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            • #7
              thunderbolt 225

              I agree, they really don't get much simpler than the thunderbolt. Snap a picture of it and post it so we know which machine you have. There are several versions of it has the years have gone by. Mine, for example, is AC only and separate plug-ins on the front for high and low range output and a crank on the top to adjust the amperage. Take that sucker apart and look inside, you can't possibly do a worse job than the guys who stole your money.

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              • #8
                Originally posted by ryanjones2150 View Post
                I agree, they really don't get much simpler than the thunderbolt. Snap a picture of it and post it so we know which machine you have. There are several versions of it has the years have gone by. Mine, for example, is AC only and separate plug-ins on the front for high and low range output and a crank on the top to adjust the amperage. Take that sucker apart and look inside, you can't possibly do a worse job than the guys who stole your money.
                ...and please post the serial number so we can tell which manual to look at.

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                • #9
                  thunderbolt 225

                  the serial number is le030093 stock number is 90362 the plug is a 230 volt plug and the amps check out to the switch as 230 volts so I assume this is right I will try and download the wiring diagram and do so tracing and I also want to say thanks people for the help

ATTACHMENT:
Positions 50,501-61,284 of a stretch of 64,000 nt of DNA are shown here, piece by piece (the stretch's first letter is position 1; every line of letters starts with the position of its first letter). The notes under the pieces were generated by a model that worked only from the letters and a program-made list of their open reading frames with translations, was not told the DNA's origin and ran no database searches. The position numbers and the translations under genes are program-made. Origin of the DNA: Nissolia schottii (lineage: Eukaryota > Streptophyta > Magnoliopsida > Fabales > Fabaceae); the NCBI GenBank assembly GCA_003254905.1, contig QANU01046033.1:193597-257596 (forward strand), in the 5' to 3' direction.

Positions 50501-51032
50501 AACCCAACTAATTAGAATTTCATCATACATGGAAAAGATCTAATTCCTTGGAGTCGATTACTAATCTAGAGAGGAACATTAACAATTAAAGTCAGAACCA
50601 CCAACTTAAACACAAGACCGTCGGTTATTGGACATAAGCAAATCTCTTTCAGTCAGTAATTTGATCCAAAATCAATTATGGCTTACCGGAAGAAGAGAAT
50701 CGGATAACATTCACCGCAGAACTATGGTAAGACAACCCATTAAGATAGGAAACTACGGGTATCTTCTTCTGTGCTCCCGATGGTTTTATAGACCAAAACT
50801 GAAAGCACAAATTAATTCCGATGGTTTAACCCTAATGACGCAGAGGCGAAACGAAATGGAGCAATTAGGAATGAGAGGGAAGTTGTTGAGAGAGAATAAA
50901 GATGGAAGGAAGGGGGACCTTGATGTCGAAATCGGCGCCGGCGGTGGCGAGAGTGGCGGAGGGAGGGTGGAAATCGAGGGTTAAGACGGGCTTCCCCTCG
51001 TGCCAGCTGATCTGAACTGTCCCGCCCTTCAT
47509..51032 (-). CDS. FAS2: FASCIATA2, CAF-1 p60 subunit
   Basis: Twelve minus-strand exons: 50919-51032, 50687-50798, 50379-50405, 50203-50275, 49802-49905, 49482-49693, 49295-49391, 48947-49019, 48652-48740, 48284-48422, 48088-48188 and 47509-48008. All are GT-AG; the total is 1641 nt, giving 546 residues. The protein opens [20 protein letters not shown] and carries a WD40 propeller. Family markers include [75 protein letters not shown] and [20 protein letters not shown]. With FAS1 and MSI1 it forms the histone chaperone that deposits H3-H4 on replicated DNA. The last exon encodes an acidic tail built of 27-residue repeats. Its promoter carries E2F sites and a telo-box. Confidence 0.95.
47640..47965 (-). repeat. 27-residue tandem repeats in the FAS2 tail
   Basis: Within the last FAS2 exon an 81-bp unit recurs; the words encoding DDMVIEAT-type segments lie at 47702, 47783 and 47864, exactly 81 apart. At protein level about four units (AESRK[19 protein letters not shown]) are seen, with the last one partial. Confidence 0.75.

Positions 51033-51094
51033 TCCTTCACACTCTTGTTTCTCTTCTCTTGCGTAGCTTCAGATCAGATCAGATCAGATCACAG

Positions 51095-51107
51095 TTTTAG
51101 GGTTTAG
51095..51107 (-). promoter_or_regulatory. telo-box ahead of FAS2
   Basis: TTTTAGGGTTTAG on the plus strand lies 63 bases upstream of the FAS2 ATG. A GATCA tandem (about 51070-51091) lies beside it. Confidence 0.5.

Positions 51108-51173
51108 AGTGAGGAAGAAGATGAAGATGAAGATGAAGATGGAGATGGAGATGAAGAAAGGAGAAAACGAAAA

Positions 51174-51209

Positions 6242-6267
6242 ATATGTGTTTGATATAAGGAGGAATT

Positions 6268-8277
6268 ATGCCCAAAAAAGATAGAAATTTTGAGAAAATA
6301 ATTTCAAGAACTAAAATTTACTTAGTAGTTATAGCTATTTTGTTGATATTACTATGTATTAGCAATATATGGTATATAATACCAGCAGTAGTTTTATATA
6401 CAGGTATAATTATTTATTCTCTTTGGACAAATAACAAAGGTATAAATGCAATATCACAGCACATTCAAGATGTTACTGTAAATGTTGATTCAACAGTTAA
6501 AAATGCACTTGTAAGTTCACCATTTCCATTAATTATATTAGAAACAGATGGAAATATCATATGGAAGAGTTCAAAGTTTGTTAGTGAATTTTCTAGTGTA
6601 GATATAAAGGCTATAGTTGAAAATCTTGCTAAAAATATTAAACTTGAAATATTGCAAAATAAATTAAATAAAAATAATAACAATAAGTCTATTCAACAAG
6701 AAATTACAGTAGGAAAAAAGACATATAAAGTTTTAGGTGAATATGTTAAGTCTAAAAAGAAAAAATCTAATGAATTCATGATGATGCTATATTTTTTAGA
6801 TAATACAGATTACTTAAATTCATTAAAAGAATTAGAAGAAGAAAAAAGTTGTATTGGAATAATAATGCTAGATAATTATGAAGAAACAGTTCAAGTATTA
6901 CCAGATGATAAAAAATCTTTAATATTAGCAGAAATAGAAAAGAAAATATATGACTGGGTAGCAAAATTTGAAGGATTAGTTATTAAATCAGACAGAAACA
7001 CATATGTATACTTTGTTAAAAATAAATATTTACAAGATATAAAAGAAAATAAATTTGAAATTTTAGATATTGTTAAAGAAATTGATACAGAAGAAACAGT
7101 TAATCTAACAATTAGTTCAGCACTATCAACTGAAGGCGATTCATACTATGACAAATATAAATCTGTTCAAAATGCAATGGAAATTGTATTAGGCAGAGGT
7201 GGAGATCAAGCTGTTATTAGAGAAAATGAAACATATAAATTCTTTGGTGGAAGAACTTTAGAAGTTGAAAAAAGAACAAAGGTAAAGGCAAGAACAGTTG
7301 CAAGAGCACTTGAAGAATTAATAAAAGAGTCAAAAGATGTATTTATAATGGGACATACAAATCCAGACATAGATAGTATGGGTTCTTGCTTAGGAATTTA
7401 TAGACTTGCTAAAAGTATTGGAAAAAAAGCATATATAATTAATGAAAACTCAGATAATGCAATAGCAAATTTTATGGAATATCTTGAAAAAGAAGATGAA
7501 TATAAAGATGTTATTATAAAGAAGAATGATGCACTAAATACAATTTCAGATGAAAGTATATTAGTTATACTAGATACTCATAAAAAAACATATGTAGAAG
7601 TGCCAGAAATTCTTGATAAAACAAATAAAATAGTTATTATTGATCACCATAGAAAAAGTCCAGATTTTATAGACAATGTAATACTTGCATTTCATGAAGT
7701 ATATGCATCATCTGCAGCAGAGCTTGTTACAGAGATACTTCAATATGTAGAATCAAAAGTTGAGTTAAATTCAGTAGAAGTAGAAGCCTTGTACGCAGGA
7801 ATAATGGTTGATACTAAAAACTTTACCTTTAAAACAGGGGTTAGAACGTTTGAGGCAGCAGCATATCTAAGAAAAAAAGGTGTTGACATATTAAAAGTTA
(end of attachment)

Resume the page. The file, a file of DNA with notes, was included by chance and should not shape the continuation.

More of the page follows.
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                  • #10
                    Good info. I have one like it in the shop. Let me take the cover off tomorrow and see if I can give you some things to check. Do you have any experience working on live electrical eqpt? Using wiring diagrams? What sort of meter do you have? Don't want to get you hurt or killed! Maybe it will be as simple as a corroded or loose connection, but will probably require some internal voltage checks.

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                    • #11
                      Looked at the manual-Going to need a photo of or all the info from the model/ serial number plate. There are multiple versions covered by this manual with diff connections inside. Could not find any info online from the stock number.